Romans (10): Raised To-Cause Our Justification

Date: 8/17/2008
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Romans 4: An Exposition (10) - Raised To-Cause Our Justification
All Saints * Dr. Gregg Strawbridge * August 17, 2008

Romans 4:17 As it is written, “I have made you the father of many nations.” He is our father in the presence of God whom he believed—the God who makes the dead alive and summons the things that do not yet exist as though they already do. 18 Against hope Abraham in hope believed with the result that he became the father of many nations according to the pronouncement, “so will your descendants be.” 19 Without being sickly in faith, he considered his own body as dead (because he was about one hundred years old) and the deadness of Sarah’s womb. 20 But looking into the promise of God, he did not doubt himself into disbelief but was made strong in faith, yield to God the glory. 21 He was fully convicted that what God promised he was also able to perform. 22 Therefore, it was credited to Abraham as righteousness. 23 But the statement “it was credited to him,” was not written only for Abraham’s sake, 24 but also for our sake, to whom it is going to be credited, those who believe in the One who raised Jesus our Lord from the dead 25 Who was delivered up be-cause of our transgressions and was raised to-cause our justification. (GS tr.)

The Abrahamic Promise was about _ _ _ _ _ _ _ _ _ _ _ _ _ _ _ _ _ _ _ _ _ _ _
The Abrahamic covenant was not to create a “terrestrial people” (Israel) and a “celestial people” (Church) (Scofield, et al) or to make a ghostly set of spirits for a gnostic bliss of anti-creation. Rather, it was to restore God’s good creation, especially His human/bodily image-bearers. Thus, bodily resurrection from death in the world was required for God to bring about redemption. In Abraham’s case, the “resurrection” of life from a dead womb is, like the Land of Promise, an emblem of a future resurrection of all the Seed. Just as the Promised Land turns out to be a Restored World (Rom. 4:13, 19, 8:22-23), so new life in Isaac is a foretaste of resurrection from the dead.

The Abrahamic People would be _ _ _ _ _ _ _ _ _ _ _ _ _ _ _ _ _ _ _ _ _ _ _ _ _ _ _
The whole theme of resurrection is a “last day” (eschate hemera) vindication for the righteous (i.e., Pharisees believed this, Acts 23:8). God promised (e.g., Isaiah 40-55, Ez. 36-37) that the faithful will be raised to life on the last day. The Announcement of the gospel (Rom. 1) has to do with the resurrection which shows Jesus to be Lord. The apostles were “proclaiming in Jesus the resurrection from the dead” is come (Acts 4:2). What was to happen in the eschaton [future hope] was now brought forward in middle of history. Here justification is not in banking terms (of a transfer of righteousness funds). Paul’s first sermon, includes, “He raised Him from the dead. . . by Him everyone who believes is justified from all things from which you could not be justified by the law of Moses.” (Acts 13:34ff)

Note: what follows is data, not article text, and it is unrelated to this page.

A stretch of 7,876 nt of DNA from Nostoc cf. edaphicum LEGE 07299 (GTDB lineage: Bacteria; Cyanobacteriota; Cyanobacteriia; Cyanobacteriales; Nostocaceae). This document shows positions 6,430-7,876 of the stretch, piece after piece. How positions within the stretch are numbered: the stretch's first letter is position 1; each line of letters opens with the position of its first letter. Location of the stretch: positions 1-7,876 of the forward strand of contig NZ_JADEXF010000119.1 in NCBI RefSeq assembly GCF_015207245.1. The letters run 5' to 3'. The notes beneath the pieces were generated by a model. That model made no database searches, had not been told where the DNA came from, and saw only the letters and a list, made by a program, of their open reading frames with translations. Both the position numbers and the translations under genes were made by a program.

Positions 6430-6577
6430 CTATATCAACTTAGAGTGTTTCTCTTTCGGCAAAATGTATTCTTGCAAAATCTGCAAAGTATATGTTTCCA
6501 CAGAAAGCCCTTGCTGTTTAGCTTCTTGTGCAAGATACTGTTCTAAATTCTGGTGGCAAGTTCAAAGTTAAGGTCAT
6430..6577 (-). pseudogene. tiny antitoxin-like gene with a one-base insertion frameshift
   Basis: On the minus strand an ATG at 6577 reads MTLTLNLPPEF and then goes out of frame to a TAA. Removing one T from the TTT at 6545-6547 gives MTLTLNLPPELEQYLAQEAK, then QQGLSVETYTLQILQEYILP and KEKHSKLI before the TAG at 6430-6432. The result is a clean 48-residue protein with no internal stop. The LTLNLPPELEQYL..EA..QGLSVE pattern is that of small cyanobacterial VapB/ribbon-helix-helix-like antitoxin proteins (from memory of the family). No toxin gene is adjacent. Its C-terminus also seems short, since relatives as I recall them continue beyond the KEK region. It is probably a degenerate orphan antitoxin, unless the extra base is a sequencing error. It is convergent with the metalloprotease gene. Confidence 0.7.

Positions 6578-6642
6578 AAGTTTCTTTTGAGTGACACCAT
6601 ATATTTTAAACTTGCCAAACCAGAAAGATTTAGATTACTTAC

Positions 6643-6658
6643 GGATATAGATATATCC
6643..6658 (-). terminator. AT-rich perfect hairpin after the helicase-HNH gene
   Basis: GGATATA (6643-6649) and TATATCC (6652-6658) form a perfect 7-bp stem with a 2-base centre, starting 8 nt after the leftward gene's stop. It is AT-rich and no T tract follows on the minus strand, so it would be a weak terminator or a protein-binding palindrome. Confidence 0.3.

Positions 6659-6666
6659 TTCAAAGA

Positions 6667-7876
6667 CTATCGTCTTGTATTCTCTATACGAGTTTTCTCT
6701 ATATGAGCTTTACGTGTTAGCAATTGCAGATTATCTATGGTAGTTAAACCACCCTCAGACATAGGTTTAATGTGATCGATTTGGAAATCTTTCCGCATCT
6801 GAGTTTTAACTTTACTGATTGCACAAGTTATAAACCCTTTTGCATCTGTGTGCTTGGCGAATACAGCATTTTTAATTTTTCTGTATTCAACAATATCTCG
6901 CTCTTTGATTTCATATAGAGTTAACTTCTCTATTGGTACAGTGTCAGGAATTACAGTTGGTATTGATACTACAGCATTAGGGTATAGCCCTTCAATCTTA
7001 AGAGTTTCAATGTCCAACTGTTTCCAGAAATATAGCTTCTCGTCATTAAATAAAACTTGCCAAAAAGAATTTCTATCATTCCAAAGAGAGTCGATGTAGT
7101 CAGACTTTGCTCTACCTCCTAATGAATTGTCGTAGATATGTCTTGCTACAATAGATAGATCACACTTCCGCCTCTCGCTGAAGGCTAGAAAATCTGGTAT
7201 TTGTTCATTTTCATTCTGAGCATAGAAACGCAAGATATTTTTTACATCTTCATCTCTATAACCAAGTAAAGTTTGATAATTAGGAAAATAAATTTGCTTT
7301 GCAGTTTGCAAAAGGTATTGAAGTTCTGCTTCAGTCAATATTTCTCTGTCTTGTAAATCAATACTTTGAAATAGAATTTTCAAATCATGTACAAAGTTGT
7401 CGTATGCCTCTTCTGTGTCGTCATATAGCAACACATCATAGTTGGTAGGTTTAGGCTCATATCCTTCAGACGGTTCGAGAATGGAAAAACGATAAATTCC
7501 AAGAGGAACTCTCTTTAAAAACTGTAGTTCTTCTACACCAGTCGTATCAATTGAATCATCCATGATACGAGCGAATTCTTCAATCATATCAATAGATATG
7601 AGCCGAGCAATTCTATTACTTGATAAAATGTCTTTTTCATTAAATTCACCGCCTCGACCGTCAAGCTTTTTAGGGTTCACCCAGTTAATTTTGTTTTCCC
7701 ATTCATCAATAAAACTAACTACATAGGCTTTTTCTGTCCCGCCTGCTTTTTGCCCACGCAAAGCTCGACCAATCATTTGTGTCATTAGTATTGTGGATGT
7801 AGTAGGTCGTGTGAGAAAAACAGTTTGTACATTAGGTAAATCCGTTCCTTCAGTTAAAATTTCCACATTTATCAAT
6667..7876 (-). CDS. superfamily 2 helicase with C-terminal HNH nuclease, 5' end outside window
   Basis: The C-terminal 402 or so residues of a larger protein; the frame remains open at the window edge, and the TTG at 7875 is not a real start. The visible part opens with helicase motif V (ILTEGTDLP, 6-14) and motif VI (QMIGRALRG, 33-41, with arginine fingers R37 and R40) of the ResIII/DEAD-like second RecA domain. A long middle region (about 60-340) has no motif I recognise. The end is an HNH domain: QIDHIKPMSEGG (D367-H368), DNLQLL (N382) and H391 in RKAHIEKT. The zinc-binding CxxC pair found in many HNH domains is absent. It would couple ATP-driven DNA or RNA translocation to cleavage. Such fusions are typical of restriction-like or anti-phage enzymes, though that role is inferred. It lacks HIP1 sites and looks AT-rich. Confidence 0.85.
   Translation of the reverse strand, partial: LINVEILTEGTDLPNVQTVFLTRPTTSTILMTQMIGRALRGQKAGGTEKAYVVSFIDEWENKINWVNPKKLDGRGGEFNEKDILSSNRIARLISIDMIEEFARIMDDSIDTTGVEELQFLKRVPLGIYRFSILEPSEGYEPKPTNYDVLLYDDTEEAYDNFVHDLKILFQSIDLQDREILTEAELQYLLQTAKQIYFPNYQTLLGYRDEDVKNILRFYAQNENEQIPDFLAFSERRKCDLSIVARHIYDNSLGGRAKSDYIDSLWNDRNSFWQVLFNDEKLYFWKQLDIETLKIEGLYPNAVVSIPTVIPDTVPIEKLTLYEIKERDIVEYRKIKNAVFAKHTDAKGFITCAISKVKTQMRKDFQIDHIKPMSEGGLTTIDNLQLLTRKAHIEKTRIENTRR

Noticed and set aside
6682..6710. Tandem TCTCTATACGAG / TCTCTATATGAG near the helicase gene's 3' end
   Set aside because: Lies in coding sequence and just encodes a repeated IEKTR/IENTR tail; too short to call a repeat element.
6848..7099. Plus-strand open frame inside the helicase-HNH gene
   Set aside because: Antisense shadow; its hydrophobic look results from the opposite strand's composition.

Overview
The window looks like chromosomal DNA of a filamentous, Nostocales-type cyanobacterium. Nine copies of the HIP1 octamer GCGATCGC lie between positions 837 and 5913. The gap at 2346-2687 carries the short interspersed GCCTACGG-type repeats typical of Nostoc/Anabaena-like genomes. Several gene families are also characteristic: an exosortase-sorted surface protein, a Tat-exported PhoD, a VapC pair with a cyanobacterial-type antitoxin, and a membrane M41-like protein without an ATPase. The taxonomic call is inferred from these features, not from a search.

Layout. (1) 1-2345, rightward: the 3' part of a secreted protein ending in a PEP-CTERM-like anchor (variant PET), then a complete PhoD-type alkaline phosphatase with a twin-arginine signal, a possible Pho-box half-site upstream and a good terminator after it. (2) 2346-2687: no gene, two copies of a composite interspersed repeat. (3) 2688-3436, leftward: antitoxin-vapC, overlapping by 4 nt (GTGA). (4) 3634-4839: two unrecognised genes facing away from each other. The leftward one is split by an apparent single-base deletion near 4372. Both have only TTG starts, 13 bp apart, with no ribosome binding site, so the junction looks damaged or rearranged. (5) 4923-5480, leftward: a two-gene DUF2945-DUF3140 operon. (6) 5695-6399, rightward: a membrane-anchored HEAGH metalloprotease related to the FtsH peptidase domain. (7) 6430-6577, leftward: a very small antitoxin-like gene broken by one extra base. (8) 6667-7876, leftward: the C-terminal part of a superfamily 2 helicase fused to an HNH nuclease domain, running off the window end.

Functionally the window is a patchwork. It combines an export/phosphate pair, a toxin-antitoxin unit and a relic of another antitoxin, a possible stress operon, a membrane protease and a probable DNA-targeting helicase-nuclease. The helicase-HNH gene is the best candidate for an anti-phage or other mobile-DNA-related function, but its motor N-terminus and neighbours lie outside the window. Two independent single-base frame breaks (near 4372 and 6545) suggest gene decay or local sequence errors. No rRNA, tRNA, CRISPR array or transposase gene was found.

The Abrahamic Purpose is _ _ _ _ _ __ _ _ _ _ _ _ _ _ _ _ _ _ _ _ _ _ _ _ _ _ _ _ _
The final verse is the summary of all the preceding argument, yet it is poetic, not argumentative. Jesus was “delivered up be-cause of our [the] transgressions and was raised to-cause our [the] justification” (4:25). We gave the sin, we gave the transgressions, and he was executed for us. He gave life, he was raised, and he justified us. The final verse says God intended to justify His people by means of the resurrection of Jesus. His people, finally, are not Torah-ers, but Believ-ers in Jesus. His death and resurrection form the basis for being included in the “righteous people.”

Gregg Strawbridge Gregg Strawbridge, Ph.D., is the pastor of All Saints Church in Lancaster, PA. He became a committed follower of Jesus Christ at age 20, discipled in the context of a University Navigator Ministry. As a result of personal discipleship he went on to study at Columbia Biblical Seminary (M.A., Columbia, SC, 1990), as well as a Ph.D. in education and philosophy... read more